Didem Doğan

Life stories from Petrópolis: Santos Dumont and Stefan Zweig

In the area 70 kms. from Rio and behind the wooded mountains is an imperial city: Petrópolis, which means Emperor Pedro’s city, captivated the royal family with its great climate and became an imperial city with a summer imperial palace in the 19th century. This city, which later on also attracted artists and intellectuals, still bears the traces of two surprising life stories.

Dumont who developed winged airplanes which were the first prototypes of modern light air craft was the son of a wealthy family that owned wide coffee plantations in Mines state of Brazil. In his biography he maintains that the passion to fly struck him on long afternoons he spent in these fields watching the fabulous and endless Brazilian sky. His imagination was further fueled by the works of Jules Verne. He moved over to France with his family when he was 17 and spent the larger part of his life there. He made the first successful motorised flight in Europe in 1906. He committed suicide by hanging himself at the age of 50 in Brazil where he came back as an older man, probably spurned by the depression which perhaps was caused by the awareness that the airplanes he developed were later used in wars.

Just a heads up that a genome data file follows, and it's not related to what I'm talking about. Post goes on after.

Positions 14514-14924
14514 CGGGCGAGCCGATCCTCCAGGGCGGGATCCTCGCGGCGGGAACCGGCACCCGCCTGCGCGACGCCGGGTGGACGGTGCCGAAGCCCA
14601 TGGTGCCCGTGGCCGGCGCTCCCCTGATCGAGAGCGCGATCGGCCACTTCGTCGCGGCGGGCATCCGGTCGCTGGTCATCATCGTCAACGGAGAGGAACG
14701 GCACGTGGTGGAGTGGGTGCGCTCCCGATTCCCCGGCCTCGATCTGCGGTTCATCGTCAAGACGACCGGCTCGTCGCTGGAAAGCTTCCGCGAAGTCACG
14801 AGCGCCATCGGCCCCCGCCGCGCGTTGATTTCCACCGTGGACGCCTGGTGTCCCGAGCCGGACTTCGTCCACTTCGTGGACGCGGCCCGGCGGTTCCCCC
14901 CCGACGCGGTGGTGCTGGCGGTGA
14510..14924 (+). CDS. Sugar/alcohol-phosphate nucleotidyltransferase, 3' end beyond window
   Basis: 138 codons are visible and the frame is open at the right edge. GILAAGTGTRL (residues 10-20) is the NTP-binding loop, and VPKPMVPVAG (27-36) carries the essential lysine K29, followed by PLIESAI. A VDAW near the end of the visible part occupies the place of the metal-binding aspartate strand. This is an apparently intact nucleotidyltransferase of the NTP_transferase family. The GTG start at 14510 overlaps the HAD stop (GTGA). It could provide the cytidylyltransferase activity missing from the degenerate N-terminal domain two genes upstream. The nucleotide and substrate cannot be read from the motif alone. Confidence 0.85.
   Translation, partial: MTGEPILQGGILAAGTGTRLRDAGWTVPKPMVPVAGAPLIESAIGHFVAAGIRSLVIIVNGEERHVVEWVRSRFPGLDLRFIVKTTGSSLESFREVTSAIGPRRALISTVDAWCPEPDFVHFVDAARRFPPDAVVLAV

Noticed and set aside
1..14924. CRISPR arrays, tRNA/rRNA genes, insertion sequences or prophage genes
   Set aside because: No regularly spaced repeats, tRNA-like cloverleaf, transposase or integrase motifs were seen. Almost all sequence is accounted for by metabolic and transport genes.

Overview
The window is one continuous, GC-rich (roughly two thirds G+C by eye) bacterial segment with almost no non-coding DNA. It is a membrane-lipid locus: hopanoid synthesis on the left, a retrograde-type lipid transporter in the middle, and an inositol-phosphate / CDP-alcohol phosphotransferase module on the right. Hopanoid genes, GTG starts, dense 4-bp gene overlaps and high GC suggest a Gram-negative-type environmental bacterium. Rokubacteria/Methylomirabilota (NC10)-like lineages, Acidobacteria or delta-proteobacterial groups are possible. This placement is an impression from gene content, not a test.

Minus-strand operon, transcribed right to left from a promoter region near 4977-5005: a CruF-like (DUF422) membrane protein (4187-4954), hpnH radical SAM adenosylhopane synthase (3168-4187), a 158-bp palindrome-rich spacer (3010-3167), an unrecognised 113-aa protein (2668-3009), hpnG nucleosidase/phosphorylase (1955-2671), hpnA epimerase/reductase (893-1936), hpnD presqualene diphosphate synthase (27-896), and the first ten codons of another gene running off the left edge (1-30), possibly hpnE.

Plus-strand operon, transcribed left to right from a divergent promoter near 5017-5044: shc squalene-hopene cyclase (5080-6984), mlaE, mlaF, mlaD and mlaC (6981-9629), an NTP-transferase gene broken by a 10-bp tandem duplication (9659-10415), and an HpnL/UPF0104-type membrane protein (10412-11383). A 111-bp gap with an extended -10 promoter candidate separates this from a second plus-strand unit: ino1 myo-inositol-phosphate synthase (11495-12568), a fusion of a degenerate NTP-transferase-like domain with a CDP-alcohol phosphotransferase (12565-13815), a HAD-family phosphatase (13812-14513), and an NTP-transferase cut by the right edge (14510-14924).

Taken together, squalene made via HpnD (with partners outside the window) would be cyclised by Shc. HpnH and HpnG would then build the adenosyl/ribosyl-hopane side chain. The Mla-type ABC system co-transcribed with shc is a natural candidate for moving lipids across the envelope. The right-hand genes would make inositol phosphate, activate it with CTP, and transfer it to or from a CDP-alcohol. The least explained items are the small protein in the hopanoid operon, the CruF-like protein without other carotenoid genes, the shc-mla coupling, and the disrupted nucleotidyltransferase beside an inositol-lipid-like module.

This is another story we did not expect to hear while travelling around this small city in a horse-pulled cart. This time it is the story of a European intellectual who settled here; Stefan Zweig, the Austrian novelist, screen writer and biographer, and journalist. The most famous novelist of the world in 1920s and 1930s; Zweig was the son of a wealthy Jewish family. He believed in universalism and European values, while it is an accident that his family is Jewish. His most prolific years were spent in Salzburg, Munich where he wrote dozens of novellas and biographies. Escaping the growing threat of Hitler’s regime, which burned his books, in 1934 he first settled in London, where he did not feel at ease and he travelled to New York, Argentina and Paraguay with his wife, finally finding a home in Brazil. In 1942, he planned on a dual suicide with his wife and killed himself, leaving behind him the following letter.